Thursday, 23 May 2019

Asylum Reviews: Dauntless [Xbox One].


Dauntless is a new Free-to-Play game by Phoenix Labs and easily rivals lots of the higher tier AAA games that follow the same purpose. Dauntless feels like paid release, and aside from optional extras such as the Elite Track of the Hunt Pass (similar to Fortnite's Battle Pass) and cosmetic items, there's no need to pay at all.


Previously available only on PC, with an Open Beta running prior to Console Launch and the release of Season 5: Hidden Blades, we were granted early access to be able to feel the world of Dauntless before it was available for general release. A slight hiccup in merging for console launch meant that all players who'd been given access via console had accounts wiped and characters erased, so we had to start again on release.

Upgradeable characters allow you to stand out among the crowd in Ramsgate. With transmog options and dyes to further customize your character to have them looking as you desire. Skins can be altered to look like others using the transmog option, giving you the ability to utilize the traits of one set of armour, whilst having the appearance of another.  You can alter your appearance at any time from the trader in Ramsgate, giving you the ability to try out new looks without the fear of forever impacting your character.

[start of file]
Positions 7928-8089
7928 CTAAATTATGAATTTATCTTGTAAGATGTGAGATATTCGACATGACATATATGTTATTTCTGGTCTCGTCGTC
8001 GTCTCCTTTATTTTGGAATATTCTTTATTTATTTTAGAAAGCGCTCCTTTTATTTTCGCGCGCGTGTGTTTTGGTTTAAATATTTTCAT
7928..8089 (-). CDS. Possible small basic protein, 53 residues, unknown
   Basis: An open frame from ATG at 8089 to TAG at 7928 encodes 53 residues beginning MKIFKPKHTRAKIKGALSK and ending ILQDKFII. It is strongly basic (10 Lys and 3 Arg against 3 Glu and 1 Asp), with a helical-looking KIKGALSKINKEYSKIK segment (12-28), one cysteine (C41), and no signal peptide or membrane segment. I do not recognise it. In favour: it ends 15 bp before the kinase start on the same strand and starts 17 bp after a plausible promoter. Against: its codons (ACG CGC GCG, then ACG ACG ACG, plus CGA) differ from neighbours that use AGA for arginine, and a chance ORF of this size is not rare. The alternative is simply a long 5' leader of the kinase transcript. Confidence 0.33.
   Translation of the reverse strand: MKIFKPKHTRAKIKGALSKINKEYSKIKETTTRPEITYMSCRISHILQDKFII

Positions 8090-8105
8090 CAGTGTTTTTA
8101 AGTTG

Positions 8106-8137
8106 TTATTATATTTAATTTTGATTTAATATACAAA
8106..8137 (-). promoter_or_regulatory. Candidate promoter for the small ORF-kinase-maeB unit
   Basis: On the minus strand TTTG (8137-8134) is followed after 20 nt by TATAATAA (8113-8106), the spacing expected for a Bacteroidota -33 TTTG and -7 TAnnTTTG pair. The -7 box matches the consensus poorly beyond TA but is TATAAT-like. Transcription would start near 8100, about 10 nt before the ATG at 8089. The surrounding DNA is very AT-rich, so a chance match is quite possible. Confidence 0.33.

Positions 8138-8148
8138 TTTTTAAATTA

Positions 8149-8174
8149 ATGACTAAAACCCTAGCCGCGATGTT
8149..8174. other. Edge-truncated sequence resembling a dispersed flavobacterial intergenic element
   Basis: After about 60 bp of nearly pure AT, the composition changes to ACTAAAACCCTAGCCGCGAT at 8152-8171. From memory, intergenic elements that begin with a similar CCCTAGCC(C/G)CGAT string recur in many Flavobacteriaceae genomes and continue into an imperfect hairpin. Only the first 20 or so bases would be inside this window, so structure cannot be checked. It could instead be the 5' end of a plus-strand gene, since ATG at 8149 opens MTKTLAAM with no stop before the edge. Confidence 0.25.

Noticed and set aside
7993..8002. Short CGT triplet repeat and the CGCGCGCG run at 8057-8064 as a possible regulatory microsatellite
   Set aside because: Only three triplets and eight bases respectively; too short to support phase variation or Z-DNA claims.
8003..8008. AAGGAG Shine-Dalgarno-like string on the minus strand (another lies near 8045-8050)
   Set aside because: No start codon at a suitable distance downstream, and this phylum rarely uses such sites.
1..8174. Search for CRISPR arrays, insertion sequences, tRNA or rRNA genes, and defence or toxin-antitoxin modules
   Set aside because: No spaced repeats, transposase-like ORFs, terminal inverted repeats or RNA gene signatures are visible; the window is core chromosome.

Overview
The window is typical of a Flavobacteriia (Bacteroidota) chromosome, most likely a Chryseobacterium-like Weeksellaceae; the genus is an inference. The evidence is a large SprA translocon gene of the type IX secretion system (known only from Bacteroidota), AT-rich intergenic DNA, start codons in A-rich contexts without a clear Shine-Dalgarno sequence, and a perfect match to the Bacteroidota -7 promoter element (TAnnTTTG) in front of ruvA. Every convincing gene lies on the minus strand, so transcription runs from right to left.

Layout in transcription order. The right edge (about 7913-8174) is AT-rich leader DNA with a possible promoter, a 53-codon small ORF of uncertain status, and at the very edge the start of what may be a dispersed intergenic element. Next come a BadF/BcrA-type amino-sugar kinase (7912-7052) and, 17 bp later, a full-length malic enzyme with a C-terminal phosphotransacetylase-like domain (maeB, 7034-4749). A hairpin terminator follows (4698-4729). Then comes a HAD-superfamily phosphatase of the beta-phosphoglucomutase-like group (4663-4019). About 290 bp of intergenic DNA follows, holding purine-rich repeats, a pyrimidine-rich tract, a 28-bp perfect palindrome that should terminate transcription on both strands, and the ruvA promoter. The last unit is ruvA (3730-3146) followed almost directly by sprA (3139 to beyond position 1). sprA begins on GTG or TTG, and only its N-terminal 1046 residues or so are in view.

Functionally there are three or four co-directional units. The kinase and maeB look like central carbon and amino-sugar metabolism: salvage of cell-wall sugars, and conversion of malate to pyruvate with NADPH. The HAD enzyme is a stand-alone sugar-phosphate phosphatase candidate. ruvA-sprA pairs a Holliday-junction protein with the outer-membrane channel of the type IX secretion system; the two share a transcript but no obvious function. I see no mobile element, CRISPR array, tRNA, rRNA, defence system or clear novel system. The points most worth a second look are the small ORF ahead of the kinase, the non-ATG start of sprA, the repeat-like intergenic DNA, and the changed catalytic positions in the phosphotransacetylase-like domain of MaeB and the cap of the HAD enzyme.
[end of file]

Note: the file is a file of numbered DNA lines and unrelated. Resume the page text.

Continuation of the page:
Enemies, known as Behemoths, are varied and range through different elements with inventive designs. You come across Neutral Enemies to begin with, which have an equal difficulty across all elemental types of weapons. As different enemies are hunted and items gathered, these can be used to create elemental weapons which will have a significant boost against enemies of opposite types. Fire based enemies such as Embermanes are weak to weapons created from Boreus parts, and vice versa.

A wide variety of weapons can be forged and upgraded, from swords to guns to hammers and pikes, each with stunning appearances and abilities based on the materials used to create them. Try out all of the weapons instead of sticking to your usual option, as some of them definitely took me by surprise!


You can play alone in private servers, allowing you to go one on one in a hunt against Behemoths of your choosing. You can play with a party allowing friends to be in the same server with you, scaling enemies' difficulty with the number of players up against it, to a maximum of four. You can also do an open hunt which will gather party members via matchmaking, and will spread the Hunt Rewards between you.

The only issues we have really come up against have been long server queues sometimes reaching up to 80000 waiting to log in at the same time, probably to be expected for such a popular game at launch, especially when cross play has been enabled from Console Launch.


In the end we decided to give Dauntless the Collecting Asylum rating of 7.5/10.

Have you tried out Dauntless yet? What did you think of it?
Let us know in the comments below!

- V x

Wednesday, 22 May 2019

Asylum Reviews: Holy Potatoes! A Weapon Shop?! [Switch].



Originally on PC and mobile, Holy Potatoes!  A Weapon Shop?! is also now available on Nintendo Switch, and is a fun little game to pass the time.